Walking the Secret Alignments of London

A walk linking together Bunhill Fields, Bunhill Row, Old Street, St Luke’s, and City Road. Taking in the burial places of William Blake, Daniel Defoe and Hawksmoor’s obelisk on St Luke’s Church.

Why do I always end up around the edge of the city in December and January? I associate this area with being freezing cold and it being a kind of gloomy cloudy day like the day I shot this video just before Christmas 2021. It was the perfect weather for this particular walk linking together series of really intriguing locations with great stories to tell. This is really the best type of walk in many ways. Obviously I love my river walks, I love all walks really, but there’s something about unlocking the secrets of the city which is just magical. There’s something about the city fringe, the nature of it, the stories it contains which is really potent and really resonant because of the things that were pushed outside the city walls. I headed north of Liverpool Street into once what would have been fenland and marshland where the River Walbrook rises, a place of dissenters and outlaws and outcasts, a place of pleasure and play. These are all things encountered on the walk.

psychogeographic alignments of London map from Lud Heat by Iain Sinclair
psychogeographic alignments of London from Lud Heat by Iain Sinclair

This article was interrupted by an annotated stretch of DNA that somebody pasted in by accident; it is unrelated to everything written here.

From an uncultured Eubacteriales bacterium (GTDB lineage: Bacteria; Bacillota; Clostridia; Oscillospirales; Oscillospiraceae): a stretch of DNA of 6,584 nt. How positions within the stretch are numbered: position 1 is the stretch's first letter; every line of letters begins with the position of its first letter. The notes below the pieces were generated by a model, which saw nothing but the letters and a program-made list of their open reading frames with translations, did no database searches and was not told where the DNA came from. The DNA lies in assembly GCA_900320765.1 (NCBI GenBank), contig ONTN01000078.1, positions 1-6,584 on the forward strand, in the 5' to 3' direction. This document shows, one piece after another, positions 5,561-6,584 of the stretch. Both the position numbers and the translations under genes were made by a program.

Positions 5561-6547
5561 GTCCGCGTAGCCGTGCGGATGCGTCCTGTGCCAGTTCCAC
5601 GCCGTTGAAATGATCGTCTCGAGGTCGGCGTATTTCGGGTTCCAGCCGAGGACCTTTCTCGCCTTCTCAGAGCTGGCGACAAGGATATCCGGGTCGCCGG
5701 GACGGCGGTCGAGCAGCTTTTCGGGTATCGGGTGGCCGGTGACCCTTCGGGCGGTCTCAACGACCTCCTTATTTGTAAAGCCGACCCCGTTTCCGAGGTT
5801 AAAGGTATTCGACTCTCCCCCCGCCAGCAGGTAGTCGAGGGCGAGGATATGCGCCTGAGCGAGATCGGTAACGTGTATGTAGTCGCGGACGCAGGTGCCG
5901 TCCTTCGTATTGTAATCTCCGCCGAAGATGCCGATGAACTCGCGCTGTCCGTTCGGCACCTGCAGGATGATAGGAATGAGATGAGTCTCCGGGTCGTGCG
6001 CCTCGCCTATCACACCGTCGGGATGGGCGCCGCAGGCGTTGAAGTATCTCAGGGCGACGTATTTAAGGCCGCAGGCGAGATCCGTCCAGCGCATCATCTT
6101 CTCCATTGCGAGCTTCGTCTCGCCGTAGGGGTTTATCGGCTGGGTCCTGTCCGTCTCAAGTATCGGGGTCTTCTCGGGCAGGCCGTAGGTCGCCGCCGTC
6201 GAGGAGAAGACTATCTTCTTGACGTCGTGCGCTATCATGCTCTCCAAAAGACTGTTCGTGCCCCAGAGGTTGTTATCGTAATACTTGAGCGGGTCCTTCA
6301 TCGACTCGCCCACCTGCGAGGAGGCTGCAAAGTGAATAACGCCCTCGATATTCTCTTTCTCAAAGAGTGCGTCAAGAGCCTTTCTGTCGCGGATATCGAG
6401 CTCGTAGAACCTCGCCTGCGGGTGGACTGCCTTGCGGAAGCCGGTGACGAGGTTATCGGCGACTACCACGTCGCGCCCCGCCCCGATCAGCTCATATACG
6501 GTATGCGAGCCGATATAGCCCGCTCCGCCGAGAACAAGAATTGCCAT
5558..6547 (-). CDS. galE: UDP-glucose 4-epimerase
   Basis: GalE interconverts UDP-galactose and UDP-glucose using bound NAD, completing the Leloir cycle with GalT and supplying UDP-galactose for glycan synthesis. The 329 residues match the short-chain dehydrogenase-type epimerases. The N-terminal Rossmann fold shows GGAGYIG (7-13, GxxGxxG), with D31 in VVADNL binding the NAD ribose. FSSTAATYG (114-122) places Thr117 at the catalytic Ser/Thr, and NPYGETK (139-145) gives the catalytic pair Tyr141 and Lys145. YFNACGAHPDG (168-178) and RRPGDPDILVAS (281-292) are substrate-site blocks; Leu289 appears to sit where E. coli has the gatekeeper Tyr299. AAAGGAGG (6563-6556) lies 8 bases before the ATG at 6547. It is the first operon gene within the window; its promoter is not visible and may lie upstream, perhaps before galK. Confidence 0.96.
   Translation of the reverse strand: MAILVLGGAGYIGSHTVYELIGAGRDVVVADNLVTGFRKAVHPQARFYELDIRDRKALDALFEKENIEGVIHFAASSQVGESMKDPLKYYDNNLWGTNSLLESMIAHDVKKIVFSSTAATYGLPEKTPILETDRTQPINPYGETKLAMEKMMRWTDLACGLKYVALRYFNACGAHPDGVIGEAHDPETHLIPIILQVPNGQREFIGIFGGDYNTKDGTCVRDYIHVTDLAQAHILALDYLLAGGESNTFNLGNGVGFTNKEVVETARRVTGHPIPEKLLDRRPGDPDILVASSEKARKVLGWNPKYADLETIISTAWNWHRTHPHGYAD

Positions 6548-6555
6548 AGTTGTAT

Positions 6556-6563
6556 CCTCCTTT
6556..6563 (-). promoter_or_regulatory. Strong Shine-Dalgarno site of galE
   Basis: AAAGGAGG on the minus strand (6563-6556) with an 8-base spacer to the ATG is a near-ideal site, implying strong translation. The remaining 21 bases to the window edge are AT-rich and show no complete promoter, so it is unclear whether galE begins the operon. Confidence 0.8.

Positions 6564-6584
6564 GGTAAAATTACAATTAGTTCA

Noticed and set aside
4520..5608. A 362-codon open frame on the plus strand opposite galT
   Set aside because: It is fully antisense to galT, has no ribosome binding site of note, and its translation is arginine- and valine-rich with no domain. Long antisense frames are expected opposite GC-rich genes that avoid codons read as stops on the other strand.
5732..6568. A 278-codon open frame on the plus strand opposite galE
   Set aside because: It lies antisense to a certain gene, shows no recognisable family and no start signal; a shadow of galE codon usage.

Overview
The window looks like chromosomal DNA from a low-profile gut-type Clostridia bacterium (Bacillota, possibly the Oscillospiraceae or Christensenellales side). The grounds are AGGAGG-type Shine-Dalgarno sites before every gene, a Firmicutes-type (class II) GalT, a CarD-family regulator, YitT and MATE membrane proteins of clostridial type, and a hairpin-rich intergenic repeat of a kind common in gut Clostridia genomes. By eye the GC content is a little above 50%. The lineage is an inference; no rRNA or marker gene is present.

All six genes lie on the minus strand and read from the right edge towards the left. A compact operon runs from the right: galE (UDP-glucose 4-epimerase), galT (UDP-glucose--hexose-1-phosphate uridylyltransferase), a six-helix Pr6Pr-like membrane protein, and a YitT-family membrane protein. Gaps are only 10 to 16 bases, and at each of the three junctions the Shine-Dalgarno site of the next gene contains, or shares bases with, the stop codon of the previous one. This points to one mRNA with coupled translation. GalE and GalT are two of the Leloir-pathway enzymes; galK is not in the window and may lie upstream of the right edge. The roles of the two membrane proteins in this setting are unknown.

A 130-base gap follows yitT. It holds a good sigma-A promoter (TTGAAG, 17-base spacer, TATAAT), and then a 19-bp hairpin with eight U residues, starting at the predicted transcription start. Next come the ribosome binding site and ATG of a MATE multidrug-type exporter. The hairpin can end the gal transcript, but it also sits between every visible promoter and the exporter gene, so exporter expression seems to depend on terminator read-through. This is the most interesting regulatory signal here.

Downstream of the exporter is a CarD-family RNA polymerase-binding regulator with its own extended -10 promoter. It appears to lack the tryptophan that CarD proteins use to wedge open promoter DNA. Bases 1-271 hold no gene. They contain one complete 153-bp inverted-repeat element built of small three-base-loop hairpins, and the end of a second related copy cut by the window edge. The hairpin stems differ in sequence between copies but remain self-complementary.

Grave of William Blake in Bunhill Fields, London
Bunhill Fields

The Route:
This walk starts near Liverpool Street on the edge of the City of London and heads along Worship Street to Finsbury Barracks, home of the Honourable Artillery Company. Next to the Barracks we find Bunhill Fields an old burial ground were numerous religious dissenters were buried including Daniel Defoe and William Blake. We walk along Bunhill Row where John Milton lived and wrote both Paradise Lost and Paradise Regained.The secret alignments of the City lead us to Old Street believed to have been a Roman road between Silchester and Colchester built along an even older trackway. Here we find St Luke’s Church designed by Nicholas Hawksmoor.
Our route takes us past Ironmonger Row Baths to Peerless Street once the site of a notorious pool that became a Ducking Pond and later a bath house with a library. We then emerge on City Road and our walk ends at The Eagle pub in Shepherdess Walk which is mentioned in the nursery rhyme, Pop Goes the Weasel.

Bunhill Fields

Read – Secrets of the City with Iain Sinclair